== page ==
Information Commissioner Yashovardhan Azad, in an important order, issued directives to make changes in the software and practices of the RGI.
He was hearing a petition filed by an RTI applicant, seeking information about the deaths reported in all the wards of Mumbai in 2016.
The information was not provided to him, following which he approached the Central Information Commission (CIC).
During the hearing, the official representing the RGI said the office was a data aggregator.
He submitted that the states were tasked with the overall implementation under section 3 of the Registration of Births and Deaths (RBD) Act, whereas the ground-level record was maintained by the registrars appointed by the respective states, Azad noted.
"Despite the contention of the PIO that the CRS (Civil Registration System) Division of the Registrar General, India cannot be held to be the custodian of ward-wise data as sought by the appellant, the commission finds that the role of the Registrar General in the implementation of the RBD Act cannot be lost sight of," he said.
Azad added that the present controversy was limited only to the practices related to data maintenance and preservation.
"There is no legal impediment in creation of two or more equally effective access points of information, both at the central as well as at the state level. It is rather a question of 'data mirroring' and the essential question raised in the present case requires forging new practices of data management, which is in furtherance of the RBD Act as well as the RTI Act," he said.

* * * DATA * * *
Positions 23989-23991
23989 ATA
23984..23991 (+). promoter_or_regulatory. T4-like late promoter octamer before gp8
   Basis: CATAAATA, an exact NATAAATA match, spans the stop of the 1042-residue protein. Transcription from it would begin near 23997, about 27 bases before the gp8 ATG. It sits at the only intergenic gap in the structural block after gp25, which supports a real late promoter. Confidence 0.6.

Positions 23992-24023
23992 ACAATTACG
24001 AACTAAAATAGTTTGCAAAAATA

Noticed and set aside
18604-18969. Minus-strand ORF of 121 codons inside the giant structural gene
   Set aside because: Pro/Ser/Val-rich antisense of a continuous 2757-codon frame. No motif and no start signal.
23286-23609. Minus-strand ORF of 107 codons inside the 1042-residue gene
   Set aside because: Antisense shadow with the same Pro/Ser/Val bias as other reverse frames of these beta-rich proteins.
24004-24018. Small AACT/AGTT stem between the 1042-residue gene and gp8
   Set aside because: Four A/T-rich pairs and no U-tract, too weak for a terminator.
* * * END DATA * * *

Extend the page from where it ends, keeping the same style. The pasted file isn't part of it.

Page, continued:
The CIC also took note of the PIO's submission that it was comparatively difficult to register the data of deaths with the cause of the deaths, in contrast to the data regarding births, Azad added.
"The judicious aggregation as well as the preservation of the 'data of death' are very important for ensuring the quality of life of the living. The data is a crucial indicator of various factors, which is a key for ensuring good governance and efficient policy planning.
"The commission sees no reason to deny access to such important data to the citizenry at large, in a manner which facilitates a social audit of the quality of life across social and regional levels," he said.
"An information seeker must be able to know the precise data of deaths and births right from the fundamental unit such as villages and wards. The whole process of registration would be rendered futile if we, as a nation, do not have access to the data recorded at each level of social existence," Azad added.
Accordingly, he directed the RGI to change the present practices relating to aggregation of data under the RBD Act as received from various chief registrars across the states.
"It is well within the powers of the Registrar General, India under section 3(3) of the RBD Act to issue 'general' directions regarding registration of births and deaths in the territories to which this Act extends. The directions issued by the commission are also in line with the promotion of co-ordination and unification of the activities of chief registrars in the matter of registration of births and deaths," Azad said.
Necessary changes in the software used for the purpose might be made if required, he added.